Onus of proof in Fair Work Commission cases

“Second, it is doubtful how far the notion of onus of proof is relevant at all to Commission proceedings, 41 as Woodward J observed in McDonald v Director – General of Social Security, 42 in respect of administrative tribunals, generally: ‘The first point to be made is that the onus (or burden) of proof is a common law concept, developed with some difficulty over many years, to provide answers to certain practical problems of litigation between parties in a court of law. One of the chief difficulties of the concept has been the necessity to distinguish between its so-called “legal” and “evidential” aspects. The concept is concerned with matters such as the order of presentation of evidence and the decision a court should give when it is left in a state of uncertainty by the evidence on a particular issue. The use outside courts of law of the legal rules governing this part of the law of evidence should be approached with great caution. This is particularly true of an administrative tribunal which, by its statute “is not bound by the rules of evidence but may inform itself on any matter in such manner as it thinks appropriate” Such a tribunal will still have to determine practical problems such as the sequence of receiving evidence and what to do if it is unable to reach a clear conclusion on an issue, but it is more likely to find the answer to such questions in the statutes under which it is operating, or in considerations of natural justice or common sense, than in the technical rules relating to onus of proof developed by the courts. However these may be of assistance in some cases where the legislation is silent.’”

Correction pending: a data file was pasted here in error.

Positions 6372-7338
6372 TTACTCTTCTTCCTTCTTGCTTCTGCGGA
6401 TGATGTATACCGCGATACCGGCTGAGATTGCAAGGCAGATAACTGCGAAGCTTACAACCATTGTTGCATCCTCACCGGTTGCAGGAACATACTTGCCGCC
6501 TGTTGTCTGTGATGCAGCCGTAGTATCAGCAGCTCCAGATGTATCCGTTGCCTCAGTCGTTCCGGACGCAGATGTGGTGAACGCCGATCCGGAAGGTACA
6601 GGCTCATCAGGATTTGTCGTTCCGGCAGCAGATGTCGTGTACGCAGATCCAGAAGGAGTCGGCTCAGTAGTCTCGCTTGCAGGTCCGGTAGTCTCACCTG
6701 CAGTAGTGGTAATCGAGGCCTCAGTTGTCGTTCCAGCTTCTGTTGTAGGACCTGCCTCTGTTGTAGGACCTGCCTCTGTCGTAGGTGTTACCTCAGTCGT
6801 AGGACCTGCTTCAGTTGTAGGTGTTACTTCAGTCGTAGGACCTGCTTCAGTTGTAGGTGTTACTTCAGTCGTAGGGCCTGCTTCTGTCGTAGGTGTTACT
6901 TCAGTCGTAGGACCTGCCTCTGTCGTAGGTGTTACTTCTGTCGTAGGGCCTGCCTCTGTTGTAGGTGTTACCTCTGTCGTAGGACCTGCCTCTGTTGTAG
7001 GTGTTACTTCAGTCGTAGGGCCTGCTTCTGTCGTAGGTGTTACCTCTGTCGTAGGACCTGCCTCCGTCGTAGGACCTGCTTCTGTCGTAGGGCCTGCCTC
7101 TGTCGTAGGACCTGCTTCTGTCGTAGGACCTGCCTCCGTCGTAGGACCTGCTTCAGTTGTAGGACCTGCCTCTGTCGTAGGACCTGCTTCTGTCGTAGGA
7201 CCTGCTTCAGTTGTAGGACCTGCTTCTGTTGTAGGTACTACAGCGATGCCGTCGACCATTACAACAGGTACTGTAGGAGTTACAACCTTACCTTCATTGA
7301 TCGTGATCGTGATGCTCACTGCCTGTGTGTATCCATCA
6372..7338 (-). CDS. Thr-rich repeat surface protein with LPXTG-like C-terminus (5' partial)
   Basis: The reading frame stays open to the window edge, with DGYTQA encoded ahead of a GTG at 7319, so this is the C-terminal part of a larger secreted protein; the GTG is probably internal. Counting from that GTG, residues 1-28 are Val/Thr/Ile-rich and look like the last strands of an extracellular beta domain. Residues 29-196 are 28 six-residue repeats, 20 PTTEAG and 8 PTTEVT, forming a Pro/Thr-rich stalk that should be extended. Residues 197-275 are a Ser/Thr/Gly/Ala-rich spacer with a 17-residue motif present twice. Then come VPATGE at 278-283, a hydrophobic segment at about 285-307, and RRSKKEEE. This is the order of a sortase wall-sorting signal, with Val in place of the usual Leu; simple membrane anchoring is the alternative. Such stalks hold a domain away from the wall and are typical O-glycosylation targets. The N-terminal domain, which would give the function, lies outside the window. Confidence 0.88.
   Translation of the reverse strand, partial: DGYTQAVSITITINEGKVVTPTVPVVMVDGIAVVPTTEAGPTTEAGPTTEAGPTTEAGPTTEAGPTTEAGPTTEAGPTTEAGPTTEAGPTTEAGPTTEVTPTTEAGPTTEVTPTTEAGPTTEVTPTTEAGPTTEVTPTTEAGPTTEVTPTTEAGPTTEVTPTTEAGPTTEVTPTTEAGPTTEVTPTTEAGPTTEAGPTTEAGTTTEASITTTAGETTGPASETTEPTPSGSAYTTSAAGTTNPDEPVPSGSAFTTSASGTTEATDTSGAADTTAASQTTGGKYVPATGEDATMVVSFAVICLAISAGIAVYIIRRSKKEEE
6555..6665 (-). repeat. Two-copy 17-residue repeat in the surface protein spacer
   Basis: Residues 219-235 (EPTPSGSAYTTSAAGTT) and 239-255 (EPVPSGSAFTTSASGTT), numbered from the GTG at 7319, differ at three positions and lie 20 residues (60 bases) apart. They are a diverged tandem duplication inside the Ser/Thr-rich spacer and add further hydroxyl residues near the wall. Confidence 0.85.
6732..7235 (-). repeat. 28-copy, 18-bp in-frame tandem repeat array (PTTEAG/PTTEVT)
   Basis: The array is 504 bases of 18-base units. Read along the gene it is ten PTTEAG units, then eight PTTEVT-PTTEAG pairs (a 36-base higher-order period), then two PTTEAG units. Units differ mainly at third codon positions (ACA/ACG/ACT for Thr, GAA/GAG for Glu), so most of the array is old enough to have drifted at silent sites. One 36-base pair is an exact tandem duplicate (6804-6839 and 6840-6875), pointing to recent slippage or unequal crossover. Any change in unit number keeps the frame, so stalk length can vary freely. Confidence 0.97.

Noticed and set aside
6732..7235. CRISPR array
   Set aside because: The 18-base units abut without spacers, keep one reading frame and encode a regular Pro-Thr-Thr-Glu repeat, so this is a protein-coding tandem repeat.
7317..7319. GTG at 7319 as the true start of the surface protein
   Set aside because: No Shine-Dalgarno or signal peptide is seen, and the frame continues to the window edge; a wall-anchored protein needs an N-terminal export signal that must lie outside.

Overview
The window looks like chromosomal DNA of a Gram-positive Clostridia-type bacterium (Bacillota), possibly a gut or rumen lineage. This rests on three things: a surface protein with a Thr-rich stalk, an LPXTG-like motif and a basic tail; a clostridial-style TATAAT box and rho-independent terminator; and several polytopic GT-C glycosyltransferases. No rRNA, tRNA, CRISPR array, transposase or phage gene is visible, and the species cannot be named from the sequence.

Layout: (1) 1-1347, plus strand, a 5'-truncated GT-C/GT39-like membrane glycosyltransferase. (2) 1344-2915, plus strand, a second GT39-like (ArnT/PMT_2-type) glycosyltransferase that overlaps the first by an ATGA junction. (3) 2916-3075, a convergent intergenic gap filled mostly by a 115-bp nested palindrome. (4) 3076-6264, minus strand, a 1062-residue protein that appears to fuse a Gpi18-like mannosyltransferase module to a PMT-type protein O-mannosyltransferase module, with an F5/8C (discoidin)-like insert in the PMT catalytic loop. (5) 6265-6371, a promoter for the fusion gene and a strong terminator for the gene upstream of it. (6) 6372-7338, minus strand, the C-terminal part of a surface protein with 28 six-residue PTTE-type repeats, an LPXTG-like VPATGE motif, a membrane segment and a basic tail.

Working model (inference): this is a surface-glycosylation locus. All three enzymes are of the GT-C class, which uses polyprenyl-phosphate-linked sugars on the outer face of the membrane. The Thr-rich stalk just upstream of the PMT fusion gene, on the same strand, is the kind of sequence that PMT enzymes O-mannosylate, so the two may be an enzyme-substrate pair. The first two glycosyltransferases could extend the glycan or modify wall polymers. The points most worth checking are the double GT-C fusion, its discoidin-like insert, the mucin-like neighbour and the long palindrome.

4 yearly review of modern awards – Penalty Rates – Transitional Arrangements (2017) FWCB 3001 delivered 5 June 2017 per Ross J, Catanzariti VP, Asbury DP, Hampton C and Lee C